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Redskins Hope To Change Turnover Ratio

Through three weeks of the season, the Redskins have committed six turnovers to just one fumble recovery and no interceptions. Moving forward, they're looking to turn around their fortunes.

One of the most important stats in the sport, the Washington Redskins through three games are minus-five in the turnover battle.

Check out these top photos from the Washington Redskins 2015 Week 3 matchup against the New York Giants Sept. 24, 2015, at MetLife Stadium.

Against the New York Giants last Thursday, the Redskins had three turnovers and were unable to generate any fumbles or interceptions on their own.

During a Week 2 24-10 victory over the St. Louis Rams at FedExField, rookie running back Matt Jones' only blemish was a third quarter fumble.

And in the season opener against the Miami Dolphins, Kirk Cousins threw a pair of interceptions in the loss.

"As far as quarterbacks throwing picks, that's going through your progressions and getting the ball out, making accurate throws and good decisions," said Redskins head coach Jay Gruden during a conference call on Friday. "It's easier said than done but we're going to demand it."

Cousins also threw two interceptions against the Giants, with the first coming on a throw he tried to squeeze through tight coverage and the second coming off a tipped pass.

Each and every situation during a football game can provide learning experiences for the fourth-year quarterback, and on Thursday, it taught him the importance of not forcing throws.

"You can call it whatever you want – trying to do too much or forcing it or whatever, but I'm just trying to find a completion and get it to somebody and trying to throw it to a safe spot, but a bounce goes up and when it hangs in the air as long as it did, it's easy to intercept," Cousins said. "Stuff like that, it's just the part that I can control, where I can look at myself and say 'just throw it out of bounds.'"

While the interceptions have been frustrating, it hasn't all been bad for Cousins. He's completed nearly 69 percent of his passes for 715 yards.

"We're just going to have to continue to harp on him and coach him up and there's too many good things going on with Kirk and his progression for us to pull the plug right now because he threw an interception or two," Gruden said. "But he's got to be aware, he's got to protect the football, as does Matt Jones, as does the rest of our football team for us to have a chance."

Jones has been productive for the Redskins so far, forming a one-two punch with veteran starter Alfred Morris. Through three games, he's recorded 36 carries for 189 yards and two touchdowns.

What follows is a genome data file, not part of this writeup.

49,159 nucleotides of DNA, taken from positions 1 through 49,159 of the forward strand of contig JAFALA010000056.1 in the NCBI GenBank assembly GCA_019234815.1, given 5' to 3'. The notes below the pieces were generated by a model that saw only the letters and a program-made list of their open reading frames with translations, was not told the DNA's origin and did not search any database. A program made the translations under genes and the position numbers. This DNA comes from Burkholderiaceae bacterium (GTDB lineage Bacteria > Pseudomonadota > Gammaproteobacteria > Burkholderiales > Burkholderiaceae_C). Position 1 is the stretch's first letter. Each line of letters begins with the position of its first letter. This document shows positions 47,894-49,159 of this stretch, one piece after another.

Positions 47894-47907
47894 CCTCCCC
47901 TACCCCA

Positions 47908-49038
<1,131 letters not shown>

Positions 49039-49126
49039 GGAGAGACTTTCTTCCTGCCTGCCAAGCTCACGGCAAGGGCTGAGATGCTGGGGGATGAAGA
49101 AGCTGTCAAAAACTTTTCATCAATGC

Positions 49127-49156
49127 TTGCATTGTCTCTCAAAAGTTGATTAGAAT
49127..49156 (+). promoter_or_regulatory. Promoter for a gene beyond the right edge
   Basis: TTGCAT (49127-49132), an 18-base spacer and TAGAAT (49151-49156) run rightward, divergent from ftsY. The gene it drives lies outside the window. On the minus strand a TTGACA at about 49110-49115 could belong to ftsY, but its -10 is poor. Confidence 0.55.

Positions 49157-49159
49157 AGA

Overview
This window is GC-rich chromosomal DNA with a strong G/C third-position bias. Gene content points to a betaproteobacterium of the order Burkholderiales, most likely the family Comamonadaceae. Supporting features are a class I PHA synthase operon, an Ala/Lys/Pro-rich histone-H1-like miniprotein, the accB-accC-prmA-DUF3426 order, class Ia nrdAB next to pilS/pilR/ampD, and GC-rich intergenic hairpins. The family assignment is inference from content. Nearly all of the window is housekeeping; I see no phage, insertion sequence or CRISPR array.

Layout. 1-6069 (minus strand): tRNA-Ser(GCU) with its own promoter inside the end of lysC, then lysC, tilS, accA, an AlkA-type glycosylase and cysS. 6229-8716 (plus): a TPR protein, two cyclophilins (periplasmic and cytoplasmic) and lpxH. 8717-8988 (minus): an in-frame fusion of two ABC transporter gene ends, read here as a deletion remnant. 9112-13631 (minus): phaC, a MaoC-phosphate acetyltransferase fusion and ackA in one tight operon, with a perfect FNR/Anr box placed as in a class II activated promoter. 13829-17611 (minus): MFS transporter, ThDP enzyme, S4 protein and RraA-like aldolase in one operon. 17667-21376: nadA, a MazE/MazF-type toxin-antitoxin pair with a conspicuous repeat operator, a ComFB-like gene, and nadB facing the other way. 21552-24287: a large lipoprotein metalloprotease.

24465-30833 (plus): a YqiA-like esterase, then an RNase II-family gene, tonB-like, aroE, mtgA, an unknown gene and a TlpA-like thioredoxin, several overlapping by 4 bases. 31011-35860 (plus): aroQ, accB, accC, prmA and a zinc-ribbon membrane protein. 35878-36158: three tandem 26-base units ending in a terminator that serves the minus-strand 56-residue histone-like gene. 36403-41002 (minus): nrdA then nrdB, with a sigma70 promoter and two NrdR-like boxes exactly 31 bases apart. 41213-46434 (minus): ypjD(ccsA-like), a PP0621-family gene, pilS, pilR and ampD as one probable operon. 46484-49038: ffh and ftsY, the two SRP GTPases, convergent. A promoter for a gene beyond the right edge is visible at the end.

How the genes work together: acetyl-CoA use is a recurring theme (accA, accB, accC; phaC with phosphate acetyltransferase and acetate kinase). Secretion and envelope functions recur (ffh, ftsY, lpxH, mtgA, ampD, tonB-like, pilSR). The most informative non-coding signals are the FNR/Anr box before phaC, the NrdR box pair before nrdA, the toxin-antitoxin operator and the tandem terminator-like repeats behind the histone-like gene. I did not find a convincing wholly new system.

But the rookie also has two fumbles including one that popped out as he dove into the end zone against the Giants.

Instead of his third touchdown in as many games, the fumble was ruled as a touchback and possession was given to the Giants.

"I was just trying to be a playmaker and get the ball across the line," Jones said. "The dude made a really good play on the ball and I was just getting ready to extend the ball across the pylon. It just went for a touchback, so it's kind of hard."

Jones said it was "a tough lesson to learn," but the mistakes will be corrected.

"I'll learn from it," he said. "I mean, I'll just keep the ball covered when I'm going across the goal line instead of trying to extend the ball."

Defensively, the Redskins have recovered just one fumble and have yet to snag an interception.

Generating turnovers is always a huge point of emphasis, Gruden said, but it's easier said than done -- and oftentimes require a little luck, too.

"We practice the heck out of it," Gruden said of generating turnovers. "We preach it. We talk about it. But going out there and getting them is another thing obviously. It's not that easy. As far as creating turnovers it's about people flying to the football, getting it out, having secure tackles and then the second or third guy – usually fumbles are caused by the second or third guy coming to the tackle and ripping it out."

While a lot of interceptions will, of course, come on contested throws, Gruden said the front seven, which has been more aggressive this season, can help by tipping some balls at the line of scrimmage.

"Get your hands up if he's throwing it quick," Gruden said. "Talk about they didn't take many five-step drops, they were all coming out quick. Well, we need to get our hands up and tip some balls. You know they got a tipped interception on us the other day. Those are things that we can do and obviously Randy Jordan, Ike Hilliard anybody who touches the ball works ball security every day. And that's something we can continue to work on."




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